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Encrypting SQL Code


Encrypting SQL Code

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Steve Jones
Steve Jones
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Comments posted to this topic are about the item Encrypting SQL Code

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Encrypting stored procedures is almost as annoying as it is pointless.

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One of our developers decided to encrypt everything before deploying a release several years ago, and even put half the stuff in SourceSafe with 'With Encryption' not commented out. I could have cheerfully strangled him. It's been nothing but a huge bother ever since. As has already been pointed out, anyone savvy enough to want to play with stored procedures and the like can easily find a decryption tool. Meanwhile, we're still getting unwelcome surprises when we check items out that haven't been touched since that release because it's altogether too easy to forget to look and see if 'With Encryption' is there or not and, if present, if it's been commented out. For the life of me, I can't think of a single good reason to encrypt.
ALZDBA
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It is as useful as putting a fence around your house.
Anyone wanting to walk on your territory will have to do a bit more effort to get there.

So, maybe they'll think twice before walking on your grass. ;-)

I have implemented some encrypted sprocs because in these procs I use stuff I wouldn't want a developer to use (e.g. sp_OA** stuff to send smtp mail on sql2k ). Just to avoid copy/paste usage without any consideration. Off course these sprocs are documented.
They may come up using sp_OA themselves, but then it will be rejected and they will have to program another workaround.

Our dev teams are not allowed to use "with encryption".

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athurgar
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Encryption besides being annoying and pointless, it can also be dangerous if you lose the source code (a malicious attack by a disgruntled employee about to leave). Also I always thought that there must be some performance overhead of encryption/decryption- even if ever so minor.



Jason Irwin
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I've seen encryption implemented on a number of stored procedures at places I've worked in the past, but this has rarely ever stopped an intrepid client from trying to edit or examine something themselves. Aside from ensuring that someone cannot easily cut and paste the code into their own procedures or queries, encryption has provided little to no value in the grand scheme of things.
Andy sql
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A long time ago, I needed to figure out what a DTS package was doing. Unfortunately, the vendor had password-protected the DTS package; ok, not quite the same thing an encryption, but it had the same effect. A change to our network meant that the DTS package was failing, and I couldn't even start to debug it. Frustrating for us, but I guess it provided a certain amount of vendor-lock-in.

Andy
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Absolutely agree, that "If you can deliver a well performing, and good looking application, no one cares about the code."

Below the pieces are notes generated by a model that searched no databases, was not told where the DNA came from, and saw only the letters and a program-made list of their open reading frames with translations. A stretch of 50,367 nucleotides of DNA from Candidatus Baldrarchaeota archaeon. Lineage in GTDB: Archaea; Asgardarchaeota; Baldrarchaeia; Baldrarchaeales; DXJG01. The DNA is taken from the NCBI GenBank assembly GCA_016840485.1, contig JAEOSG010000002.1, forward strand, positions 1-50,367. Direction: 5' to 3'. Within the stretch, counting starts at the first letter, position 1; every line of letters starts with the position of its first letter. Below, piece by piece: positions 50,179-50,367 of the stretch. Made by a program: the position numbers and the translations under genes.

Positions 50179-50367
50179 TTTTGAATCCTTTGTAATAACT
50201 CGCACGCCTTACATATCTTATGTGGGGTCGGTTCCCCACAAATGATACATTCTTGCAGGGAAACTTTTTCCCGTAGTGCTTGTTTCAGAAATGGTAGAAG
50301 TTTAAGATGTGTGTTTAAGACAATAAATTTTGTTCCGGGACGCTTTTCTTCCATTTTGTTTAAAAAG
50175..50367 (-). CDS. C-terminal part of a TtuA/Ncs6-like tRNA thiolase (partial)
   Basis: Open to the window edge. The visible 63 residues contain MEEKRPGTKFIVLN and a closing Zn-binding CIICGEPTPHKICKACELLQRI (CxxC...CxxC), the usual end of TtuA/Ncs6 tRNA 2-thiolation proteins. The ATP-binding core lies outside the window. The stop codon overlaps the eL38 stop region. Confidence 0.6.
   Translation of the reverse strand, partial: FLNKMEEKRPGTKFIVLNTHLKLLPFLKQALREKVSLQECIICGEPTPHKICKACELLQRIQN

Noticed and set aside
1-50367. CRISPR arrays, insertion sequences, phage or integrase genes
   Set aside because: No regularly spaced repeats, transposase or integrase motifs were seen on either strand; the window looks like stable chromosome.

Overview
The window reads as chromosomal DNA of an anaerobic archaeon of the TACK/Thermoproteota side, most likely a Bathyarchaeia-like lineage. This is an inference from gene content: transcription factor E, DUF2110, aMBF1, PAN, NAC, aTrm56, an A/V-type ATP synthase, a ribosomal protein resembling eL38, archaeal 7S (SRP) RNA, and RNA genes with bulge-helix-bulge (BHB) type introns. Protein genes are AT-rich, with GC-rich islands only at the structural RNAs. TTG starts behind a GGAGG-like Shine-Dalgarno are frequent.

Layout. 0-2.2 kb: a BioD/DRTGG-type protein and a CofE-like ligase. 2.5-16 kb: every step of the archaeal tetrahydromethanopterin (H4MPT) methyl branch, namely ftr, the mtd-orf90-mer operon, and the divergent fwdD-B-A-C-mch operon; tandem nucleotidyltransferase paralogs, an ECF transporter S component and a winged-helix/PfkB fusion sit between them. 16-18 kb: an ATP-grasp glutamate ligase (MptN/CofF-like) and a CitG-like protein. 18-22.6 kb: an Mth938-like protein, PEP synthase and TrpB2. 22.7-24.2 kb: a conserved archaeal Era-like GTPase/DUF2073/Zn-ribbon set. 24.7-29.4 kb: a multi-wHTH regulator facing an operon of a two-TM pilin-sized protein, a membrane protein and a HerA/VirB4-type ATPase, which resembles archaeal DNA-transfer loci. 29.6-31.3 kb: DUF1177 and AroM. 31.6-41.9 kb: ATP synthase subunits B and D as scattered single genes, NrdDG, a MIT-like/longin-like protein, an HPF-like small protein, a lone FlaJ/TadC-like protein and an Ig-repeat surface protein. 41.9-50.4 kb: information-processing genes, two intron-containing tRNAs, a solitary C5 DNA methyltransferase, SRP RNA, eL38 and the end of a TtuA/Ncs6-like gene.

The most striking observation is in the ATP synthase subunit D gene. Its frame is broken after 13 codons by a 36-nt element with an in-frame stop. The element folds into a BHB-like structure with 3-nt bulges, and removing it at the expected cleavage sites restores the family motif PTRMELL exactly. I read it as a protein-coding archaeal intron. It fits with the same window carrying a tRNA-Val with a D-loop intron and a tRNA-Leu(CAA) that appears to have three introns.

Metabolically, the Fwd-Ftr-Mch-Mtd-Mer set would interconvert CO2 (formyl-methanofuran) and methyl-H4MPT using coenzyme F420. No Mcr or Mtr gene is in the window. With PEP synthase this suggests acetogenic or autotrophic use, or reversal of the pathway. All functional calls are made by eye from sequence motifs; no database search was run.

But are there a lot of such applications ordered by middle and small size companies?
I think the absolute majority of applications are tested to "good-enough" state where developers assume maintenance issues.
Theunis Viljoen
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Our firm develops data warehouse solutions for 'off-the-shelf' accounting systems. Our IP is therefore contained in the code that we have developed. The last thing we want is to allow the accounting system developers to simply take our code and incorporate it into their products.

In addition, we are expected to provide ongoing support for our solutions. We have recently had one well meaning client that has started to play around with the code, causing more problems than trying to solve.

We are currently looking at encryption tools such as SQL Shield 4 as an effective encryption tool for SQL 2005. I would be interested to read any feedback on such tools....
matt.mallen
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I work for a software vendor and we have both encrypted and non-encrypted procedures in our db. Usually we use it to denote something that is critical to the operation of the UI and should not be changed except by our staff or someone else that has the ability to do so properly (having the ability to get the code out through encryption seems like a good litmus test of this). There are, however, some procedures that we encrypt to help prevent the risk that an employee of the client (or one of our own) decides they could build a nicer front end or enhance the product somewhat and re-brand it as their own with minimal effort. It also helps us to determine what a client may have changed if we are called in for support; when we come in and see a normally encrypted procedure is unlocked, it sends up a red flag to start asking questions about what has been changed. The vast majority of our procedures are not encrypted, possibly only 10% of the standard procedures and virtually none of the implementation-specific customizations.

Personally, I avoid encryption. If someone else can make it better/faster/more flexible more power to them (that probably sounds arrogant, but it isn't meant to). I keep my source scripts and if necessary I can send them out or re-apply them.
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